This Women’s History Month, we have cause to celebrate. But we also need to consider the many challenges before us. As we look back at the turmoil of 2020 – a global pandemic, the deepest global recession since World War II and rising inequality– we must remember that throughout history some of the most tumultuous and tragic periods have led to chapters of profound progress and rebirth. In the United States, a record number of women were voted to both Congress and state legislatures. Ethiopia closed 70.5% of its gender gap. 15-year-old Gitanjali Rao became Time Magazine’s first-ever “Kid of the Year.” Saudi Arabia made some ground-breaking progress toward parity as part of its Vision 2030. Iceland closed 70% of its political empowerment gap and Rwanda became the first country to have a majority of women in its government. However, despite such monumental gains, there has also been tremendous setback – a crucial reminder that our responses must be alive in our ongoing journey toward gender equality.
For one, we need to recognize that progress is not linear. As a woman born and raised in pre-revolutionary Iran during a relatively liberal period, I left in the immediate aftermath of the Islamic Revolution. From afar, I witnessed my birth country radically shift and with it the lives of its women, who for over four decades now, have challenged the gender discriminatory laws and fought to regain their rights and their right to self-determination.
The pushback on women’s rights in countries like Iran are powerful reminders not to be complacent in our assumption of linear progression when it comes to gender equality. Not that women haven’t always fought for their rights. In fact, generations of women have made seminal contributions in practically every field, yet they occupy a mere 0.5% of recorded history.
In my book, Anonymous Is a Woman, I explore the erasure of women’s achievements from history, highlighting fifty women innovators in various fields, who pushed the boundaries, boldly questioning and challenging why they could not be equal with men and participate in society. They represent a mere fraction of the thousands of women who deserve proper recognition for their extraordinary contributions in practically every sector, and they should all be household names, yet remain obscure figures.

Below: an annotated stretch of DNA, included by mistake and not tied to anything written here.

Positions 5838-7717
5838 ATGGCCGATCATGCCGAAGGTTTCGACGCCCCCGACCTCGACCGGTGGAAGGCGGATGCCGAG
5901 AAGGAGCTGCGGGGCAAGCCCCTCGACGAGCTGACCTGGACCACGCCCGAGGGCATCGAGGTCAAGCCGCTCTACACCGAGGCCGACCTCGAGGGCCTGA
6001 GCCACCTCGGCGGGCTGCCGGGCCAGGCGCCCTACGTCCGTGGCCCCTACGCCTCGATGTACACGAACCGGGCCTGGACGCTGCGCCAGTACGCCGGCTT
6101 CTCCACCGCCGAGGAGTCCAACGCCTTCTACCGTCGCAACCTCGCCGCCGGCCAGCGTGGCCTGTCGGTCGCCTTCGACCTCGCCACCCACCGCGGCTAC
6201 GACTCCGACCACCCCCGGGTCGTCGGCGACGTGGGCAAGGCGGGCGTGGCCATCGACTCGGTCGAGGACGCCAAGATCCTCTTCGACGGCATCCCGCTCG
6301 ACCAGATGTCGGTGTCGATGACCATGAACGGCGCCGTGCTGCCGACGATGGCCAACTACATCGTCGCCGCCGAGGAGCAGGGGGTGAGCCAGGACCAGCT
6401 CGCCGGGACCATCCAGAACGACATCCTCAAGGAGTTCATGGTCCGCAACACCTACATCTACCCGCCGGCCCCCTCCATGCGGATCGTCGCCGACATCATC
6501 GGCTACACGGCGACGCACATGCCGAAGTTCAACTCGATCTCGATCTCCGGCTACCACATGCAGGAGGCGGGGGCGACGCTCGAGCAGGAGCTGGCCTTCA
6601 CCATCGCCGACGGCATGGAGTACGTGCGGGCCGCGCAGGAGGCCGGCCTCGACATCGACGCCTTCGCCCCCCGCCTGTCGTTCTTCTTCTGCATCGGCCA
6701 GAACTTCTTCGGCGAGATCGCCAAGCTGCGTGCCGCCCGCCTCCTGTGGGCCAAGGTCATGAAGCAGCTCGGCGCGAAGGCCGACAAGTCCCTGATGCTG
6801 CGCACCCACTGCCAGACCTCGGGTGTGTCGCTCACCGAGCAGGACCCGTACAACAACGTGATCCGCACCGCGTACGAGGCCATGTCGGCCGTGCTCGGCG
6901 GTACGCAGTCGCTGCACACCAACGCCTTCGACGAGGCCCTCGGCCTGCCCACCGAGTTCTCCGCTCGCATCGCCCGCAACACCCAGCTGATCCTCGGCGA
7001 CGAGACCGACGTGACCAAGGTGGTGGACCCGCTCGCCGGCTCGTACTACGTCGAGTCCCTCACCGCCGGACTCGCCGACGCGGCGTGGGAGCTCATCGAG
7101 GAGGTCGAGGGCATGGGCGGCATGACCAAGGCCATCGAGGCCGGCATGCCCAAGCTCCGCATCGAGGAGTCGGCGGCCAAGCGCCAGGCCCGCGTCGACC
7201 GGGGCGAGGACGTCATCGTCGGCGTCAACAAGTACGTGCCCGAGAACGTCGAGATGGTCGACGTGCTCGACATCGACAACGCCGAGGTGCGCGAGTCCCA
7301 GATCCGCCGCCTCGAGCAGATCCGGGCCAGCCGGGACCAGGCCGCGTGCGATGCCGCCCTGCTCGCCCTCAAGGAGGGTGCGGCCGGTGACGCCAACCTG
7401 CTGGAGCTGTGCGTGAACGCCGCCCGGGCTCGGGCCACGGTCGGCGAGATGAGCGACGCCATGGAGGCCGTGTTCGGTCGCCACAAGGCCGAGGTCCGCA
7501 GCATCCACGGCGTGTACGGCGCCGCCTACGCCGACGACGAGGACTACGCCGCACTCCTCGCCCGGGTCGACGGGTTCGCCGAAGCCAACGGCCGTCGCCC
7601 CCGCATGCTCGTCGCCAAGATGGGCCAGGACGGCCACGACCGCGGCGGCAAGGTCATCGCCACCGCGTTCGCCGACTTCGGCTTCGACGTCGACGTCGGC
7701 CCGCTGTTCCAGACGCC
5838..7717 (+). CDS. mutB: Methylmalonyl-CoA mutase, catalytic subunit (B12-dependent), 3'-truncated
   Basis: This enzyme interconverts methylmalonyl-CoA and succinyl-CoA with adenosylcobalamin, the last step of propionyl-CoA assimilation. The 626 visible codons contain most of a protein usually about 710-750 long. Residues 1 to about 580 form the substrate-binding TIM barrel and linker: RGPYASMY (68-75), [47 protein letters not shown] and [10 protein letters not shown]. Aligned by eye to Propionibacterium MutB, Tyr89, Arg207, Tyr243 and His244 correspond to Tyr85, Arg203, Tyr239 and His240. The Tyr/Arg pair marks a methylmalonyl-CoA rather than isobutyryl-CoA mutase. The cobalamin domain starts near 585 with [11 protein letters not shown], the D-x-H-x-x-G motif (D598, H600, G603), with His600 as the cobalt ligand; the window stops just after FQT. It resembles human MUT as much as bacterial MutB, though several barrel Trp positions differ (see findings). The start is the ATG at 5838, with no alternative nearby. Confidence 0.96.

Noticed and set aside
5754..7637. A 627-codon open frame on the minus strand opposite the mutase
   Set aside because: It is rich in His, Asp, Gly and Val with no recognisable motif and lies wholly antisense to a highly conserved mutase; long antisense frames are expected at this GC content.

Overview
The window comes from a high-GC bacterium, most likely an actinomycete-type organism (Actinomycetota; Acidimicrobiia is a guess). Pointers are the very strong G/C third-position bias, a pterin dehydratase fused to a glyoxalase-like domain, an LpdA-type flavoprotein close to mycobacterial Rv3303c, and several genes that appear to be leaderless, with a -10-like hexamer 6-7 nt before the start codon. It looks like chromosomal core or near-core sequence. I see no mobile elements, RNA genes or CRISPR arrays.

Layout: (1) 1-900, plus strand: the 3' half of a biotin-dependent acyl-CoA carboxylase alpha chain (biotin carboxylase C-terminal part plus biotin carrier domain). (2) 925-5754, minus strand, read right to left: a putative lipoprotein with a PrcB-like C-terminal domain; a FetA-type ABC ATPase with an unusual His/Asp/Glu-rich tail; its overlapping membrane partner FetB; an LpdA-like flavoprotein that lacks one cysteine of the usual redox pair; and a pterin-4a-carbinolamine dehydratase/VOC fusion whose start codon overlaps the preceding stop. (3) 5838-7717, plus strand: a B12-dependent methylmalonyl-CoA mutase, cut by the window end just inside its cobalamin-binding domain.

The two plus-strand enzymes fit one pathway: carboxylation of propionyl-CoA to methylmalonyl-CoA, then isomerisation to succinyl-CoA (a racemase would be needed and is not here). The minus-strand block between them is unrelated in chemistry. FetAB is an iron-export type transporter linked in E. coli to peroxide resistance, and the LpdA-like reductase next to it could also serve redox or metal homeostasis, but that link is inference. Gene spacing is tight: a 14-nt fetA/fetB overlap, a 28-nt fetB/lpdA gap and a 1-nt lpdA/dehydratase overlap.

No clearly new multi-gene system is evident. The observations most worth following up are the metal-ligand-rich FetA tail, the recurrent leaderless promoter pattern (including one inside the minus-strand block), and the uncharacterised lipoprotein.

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Take, for example, American scientist Eunice Newton Foote, who in in 1856 became the first person to discover the principal cause of global warming. As a woman she was not allowed to present her findings at the annual meeting of the American Association for the Advancement of Science, thus a male colleague took her place.
This is a discouraging tale, yes, but it is also an important reminder that with every challenge comes opportunity – the chance not just to make things different, but maybe even better. Writer Anais Nin wrote “Life shrinks and expands in proportion to one’s courage.”
This is why I’m so excited to collaborate with Girl Up on this social awareness campaign to mark March Women’s History Month. I’m in tremendous awe of the courage and wisdom of Girl Up leaders across the world and the global community of partners Girl Up has built to improve the education, health, safety, and leadership opportunities for girls all over the world – a collective of passionate, inspirational young women, dedicated to leading the way for social change in their communities and beyond.
As a historian and writer of women’s hidden histories, I hope that the many unsung women of history that paved their way will inspire these young women leaders of tomorrow with the knowledge and strength of a long and relentless journey of perseverance by a global sisterhood to move beyond gender barriers.
This journey begins the moment you find your personal calling. It grows when you envision and create your own narrative. And it flourishes with every step that brings you closer to fulfilling your destiny. Remember, when one woman wins, all women win. And when one woman fulfills her destiny … it inspires other women to do the same.
Dr. Nina Ansary is an award-winning Iranian-American author, historian, and women’s rights advocate. As a UN Women Global Champion for Innovation and Visiting Fellow at the London School of Economics Centre for Women, Peace & Security, she regularly presents her work on the transformative role women are playing in global affairs at multilateral conferences, think tanks and universities in the US and the UK, including Columbia, Harvard, Oxford and Cambridge.